Scammers Reportedly Posing as Postal Inspectors

Scammers Reportedly Posing as Postal Inspectors

( – A growing number of clever scammers have reportedly begun posing as postal workers in brazen attempts to rip off consumers.

According to The New York Post, The US Postal Service’s policing division has seen a spike in complaints about actions from employees that turned out to be scammers. It has led to new investigations for a division that typically focuses on mail fraud. However, it has been called in to assist with other efforts before, including the case involving Ted Kaczynski, better known as the “Unabomber.”

The new scam involves perpetrators calling consumers and claiming that the United States Postal Inspection Service inspected a package sent from another country to the addressee that contained drugs or other illegal items. Some will even ask if they recently traveled to the country, have relatives there, or know someone with a specific (false) name.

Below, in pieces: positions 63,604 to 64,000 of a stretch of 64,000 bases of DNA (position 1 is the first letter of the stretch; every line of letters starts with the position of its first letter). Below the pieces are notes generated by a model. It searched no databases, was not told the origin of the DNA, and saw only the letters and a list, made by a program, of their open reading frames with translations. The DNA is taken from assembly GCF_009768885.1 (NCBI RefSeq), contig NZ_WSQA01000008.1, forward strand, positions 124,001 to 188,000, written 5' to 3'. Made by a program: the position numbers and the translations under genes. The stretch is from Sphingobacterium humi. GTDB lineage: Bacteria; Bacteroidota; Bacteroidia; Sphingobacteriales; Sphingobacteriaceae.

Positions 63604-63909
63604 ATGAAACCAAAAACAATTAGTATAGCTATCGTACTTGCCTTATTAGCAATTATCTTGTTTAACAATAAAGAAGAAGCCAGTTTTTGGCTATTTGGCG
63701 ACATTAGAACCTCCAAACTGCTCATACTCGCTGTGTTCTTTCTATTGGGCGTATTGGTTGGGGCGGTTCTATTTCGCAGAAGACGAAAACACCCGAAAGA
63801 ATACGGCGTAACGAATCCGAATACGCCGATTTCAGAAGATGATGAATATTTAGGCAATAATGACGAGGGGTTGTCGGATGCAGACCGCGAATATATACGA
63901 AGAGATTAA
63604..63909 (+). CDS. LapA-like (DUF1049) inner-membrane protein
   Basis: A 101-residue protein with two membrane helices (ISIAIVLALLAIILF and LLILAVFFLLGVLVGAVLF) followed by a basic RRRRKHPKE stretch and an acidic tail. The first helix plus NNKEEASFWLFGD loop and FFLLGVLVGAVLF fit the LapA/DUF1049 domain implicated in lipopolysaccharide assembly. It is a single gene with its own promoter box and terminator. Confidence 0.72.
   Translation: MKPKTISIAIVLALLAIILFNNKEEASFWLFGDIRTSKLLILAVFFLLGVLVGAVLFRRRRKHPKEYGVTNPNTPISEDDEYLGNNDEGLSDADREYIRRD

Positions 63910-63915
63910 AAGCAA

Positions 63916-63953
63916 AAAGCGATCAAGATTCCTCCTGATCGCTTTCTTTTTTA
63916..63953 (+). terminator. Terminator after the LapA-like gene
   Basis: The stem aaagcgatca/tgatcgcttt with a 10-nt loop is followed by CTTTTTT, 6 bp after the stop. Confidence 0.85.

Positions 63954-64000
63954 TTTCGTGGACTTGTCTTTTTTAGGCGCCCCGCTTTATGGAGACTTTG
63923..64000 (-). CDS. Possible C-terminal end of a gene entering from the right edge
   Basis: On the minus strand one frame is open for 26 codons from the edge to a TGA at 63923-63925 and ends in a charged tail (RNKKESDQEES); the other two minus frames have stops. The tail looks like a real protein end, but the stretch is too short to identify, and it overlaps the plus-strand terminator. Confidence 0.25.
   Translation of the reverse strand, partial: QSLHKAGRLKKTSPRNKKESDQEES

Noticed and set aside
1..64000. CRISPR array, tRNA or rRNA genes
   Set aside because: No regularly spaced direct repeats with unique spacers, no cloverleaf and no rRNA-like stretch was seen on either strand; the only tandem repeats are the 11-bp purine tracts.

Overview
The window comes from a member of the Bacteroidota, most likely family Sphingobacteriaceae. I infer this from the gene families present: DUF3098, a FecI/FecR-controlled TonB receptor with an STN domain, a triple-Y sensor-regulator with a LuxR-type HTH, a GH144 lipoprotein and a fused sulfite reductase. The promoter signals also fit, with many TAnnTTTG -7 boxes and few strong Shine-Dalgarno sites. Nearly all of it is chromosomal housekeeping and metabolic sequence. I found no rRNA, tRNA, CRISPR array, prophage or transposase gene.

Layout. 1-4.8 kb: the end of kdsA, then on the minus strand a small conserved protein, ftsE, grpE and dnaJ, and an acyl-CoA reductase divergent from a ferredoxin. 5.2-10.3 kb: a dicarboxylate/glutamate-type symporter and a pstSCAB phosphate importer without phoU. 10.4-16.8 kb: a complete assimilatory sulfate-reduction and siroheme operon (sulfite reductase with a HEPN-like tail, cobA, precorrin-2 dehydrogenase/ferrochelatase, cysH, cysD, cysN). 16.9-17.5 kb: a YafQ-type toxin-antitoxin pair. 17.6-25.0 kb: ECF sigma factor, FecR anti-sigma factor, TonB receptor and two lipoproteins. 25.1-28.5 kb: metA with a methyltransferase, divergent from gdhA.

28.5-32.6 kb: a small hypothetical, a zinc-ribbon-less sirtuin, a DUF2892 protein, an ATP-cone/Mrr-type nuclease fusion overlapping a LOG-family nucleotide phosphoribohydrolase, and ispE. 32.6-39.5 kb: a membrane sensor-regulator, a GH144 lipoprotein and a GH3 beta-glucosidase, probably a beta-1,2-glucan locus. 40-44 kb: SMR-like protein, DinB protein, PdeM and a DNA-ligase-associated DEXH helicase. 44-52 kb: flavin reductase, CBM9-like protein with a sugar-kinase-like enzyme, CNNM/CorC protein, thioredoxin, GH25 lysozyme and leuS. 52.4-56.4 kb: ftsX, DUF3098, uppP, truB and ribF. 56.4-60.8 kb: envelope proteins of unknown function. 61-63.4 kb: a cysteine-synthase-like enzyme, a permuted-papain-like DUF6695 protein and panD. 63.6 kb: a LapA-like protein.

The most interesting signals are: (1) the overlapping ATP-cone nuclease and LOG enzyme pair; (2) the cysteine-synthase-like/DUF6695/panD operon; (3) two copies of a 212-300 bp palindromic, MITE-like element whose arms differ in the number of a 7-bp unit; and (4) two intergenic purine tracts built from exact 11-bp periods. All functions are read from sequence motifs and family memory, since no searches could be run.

The scammer will then claim that an arrest warrant has been issued for them. They will then claim that if their victim is truly innocent, they can send administrative fees to cancel the warrant while they “investigate.” Most ask for payment via gift cards, but some have also requested cash transfers.

One perpetrator reportedly called a journalist working for The Post back in January. That scammer even provided a name and budget number, which was later confirmed to be fake.

Similar scams have involved other government agencies, including the IRS, FBI, and CIA. In one incident, Charlotte Cowles, a financial analyst who writes for New York Magazine, once sent $50,000 to a scammer who claimed to be a CIA agent. According to Cowles, the scammer already knew her social security number and other pertinent details, including relatives and her home address. Even more chilling, the scammer noted what her toddler was doing at that moment. She physically handed the money to a man in a white Mercedes SUV shortly after.

Authorities have had a difficult time tracking the scammers. Many of them are in other countries well beyond their jurisdictions. They try to shut down the numbers used by scammers, but they can easily generate new phone numbers.

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